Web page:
Gather Us ... Huh???
Father Z and the Z-Bots are having a discussion on this subject. And why not, this one hasn't been beaten into the ground at WDTPRS for ... at least a year.
If you're a practicing Roman Catholic, you've either heard this song, and/or wish you hadn't. It is a contemporary hymn penned by Marty Haugen, a Lutheran composer who enjoys some measure of popularity with Catholic audiences. Between him and David Haas, they are more or less the kingpins of the Catholic contemporary liturgical music scene. (How's that name for a niche market?) Despite what everyone says, it's not a bad tune. In fact, it's rather catchy, in a sort of guitar-slinging, barroom-singing sort of way. Maybe that's why there are so many "drinking song" alternative lyrics floating around the internet. (Yo, Marty, you know what they say about imitation. You go, boy!)
The problem is with the words, which is something of consequence inasmuch as singing in church is a form of praying, and we pray what we believe.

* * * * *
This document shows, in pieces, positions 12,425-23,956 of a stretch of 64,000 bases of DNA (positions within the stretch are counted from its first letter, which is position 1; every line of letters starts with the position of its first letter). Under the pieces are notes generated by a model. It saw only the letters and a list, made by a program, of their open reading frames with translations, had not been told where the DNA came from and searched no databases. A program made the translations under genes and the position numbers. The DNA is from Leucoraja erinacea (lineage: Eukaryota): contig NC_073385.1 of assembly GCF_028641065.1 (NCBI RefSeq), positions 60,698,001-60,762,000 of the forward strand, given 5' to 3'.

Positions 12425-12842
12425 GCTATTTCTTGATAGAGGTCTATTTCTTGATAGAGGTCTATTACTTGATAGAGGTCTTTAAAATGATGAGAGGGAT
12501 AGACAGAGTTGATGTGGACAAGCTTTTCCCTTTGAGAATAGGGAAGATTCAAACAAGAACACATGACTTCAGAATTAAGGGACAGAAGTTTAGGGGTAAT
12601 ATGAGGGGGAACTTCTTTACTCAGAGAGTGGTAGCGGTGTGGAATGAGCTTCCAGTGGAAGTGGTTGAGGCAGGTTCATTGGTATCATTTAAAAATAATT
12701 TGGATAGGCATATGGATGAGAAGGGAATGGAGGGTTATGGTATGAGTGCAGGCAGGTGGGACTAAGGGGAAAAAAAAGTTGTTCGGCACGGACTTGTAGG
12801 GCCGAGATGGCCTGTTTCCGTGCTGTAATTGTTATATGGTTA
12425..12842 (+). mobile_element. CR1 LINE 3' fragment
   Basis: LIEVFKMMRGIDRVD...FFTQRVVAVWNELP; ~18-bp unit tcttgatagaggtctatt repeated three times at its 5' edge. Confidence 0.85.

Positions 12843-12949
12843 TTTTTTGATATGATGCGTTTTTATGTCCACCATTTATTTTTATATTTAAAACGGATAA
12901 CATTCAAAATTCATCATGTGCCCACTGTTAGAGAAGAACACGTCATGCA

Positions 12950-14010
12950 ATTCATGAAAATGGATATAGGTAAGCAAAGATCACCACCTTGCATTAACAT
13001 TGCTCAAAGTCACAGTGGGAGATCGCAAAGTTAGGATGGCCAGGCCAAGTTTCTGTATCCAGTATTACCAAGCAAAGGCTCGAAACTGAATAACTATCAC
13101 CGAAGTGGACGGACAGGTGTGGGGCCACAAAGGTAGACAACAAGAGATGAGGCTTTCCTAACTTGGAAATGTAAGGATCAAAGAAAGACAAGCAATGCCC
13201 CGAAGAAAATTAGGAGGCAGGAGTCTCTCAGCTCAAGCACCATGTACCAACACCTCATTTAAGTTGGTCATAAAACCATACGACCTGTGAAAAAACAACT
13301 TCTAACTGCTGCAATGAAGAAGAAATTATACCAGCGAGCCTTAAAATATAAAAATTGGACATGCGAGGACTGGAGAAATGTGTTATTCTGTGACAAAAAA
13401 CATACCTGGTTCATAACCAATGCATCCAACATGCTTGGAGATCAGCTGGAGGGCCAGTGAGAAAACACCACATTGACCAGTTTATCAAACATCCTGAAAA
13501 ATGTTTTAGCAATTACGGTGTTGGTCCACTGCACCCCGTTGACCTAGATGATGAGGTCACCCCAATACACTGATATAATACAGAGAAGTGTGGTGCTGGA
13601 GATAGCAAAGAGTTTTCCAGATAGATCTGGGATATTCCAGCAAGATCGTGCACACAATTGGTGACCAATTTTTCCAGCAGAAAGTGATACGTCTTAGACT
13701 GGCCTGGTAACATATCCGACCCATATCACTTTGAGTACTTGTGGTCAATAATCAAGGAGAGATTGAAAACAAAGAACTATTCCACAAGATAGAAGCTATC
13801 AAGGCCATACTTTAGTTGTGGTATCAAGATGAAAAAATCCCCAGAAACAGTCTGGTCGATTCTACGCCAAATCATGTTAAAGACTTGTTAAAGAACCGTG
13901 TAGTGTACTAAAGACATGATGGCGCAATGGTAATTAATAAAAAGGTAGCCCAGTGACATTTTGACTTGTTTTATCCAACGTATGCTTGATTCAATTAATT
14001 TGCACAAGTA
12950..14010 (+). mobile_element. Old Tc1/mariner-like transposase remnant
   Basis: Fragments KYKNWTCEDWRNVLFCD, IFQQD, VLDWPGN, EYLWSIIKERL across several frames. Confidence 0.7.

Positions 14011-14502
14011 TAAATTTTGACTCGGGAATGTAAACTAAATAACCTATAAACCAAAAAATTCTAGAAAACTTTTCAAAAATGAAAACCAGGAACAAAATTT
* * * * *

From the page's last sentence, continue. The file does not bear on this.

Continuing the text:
Here in this place new light is streaming,
Now is the darkness vanished away,
See in this space our fears and our dreamings
Brought here to You in the light of this day.
Gather us in the lost and forsaken,
Gather us in the blind and the lame;
Call to us now and we shall awaken,
We shall arise at the sound of our name.
Okay, so it goes on like that for a while, with a verse about bringing the bread and wine and eating and drinking it and (urp!) stuff like that. But it's all rather vague, as if the priority were for the words to fit the rhyme at all costs. (Most of the "underground rock" of the late 1960s fits into that realm, which should tell you something.) But it's in the fourth and final verse that it starts to get weird.
Not in the dark of buildings confining,
Not in some heaven light years away,
But here in this place the new light is shining,
Now is the Kingdom, now is the day.
Now, if this is what I believe, why the h*** did I get up early on a Sunday morning to sit in the “dark of buildings confining” hoping for a place “in some heaven light years away” when I could have slept in late? Other than the prospect of a free nosh of bread and wine, the song doesn't give me an answer. Not one worth living for, at least, never mind dying for, don't you think?
Or don't you?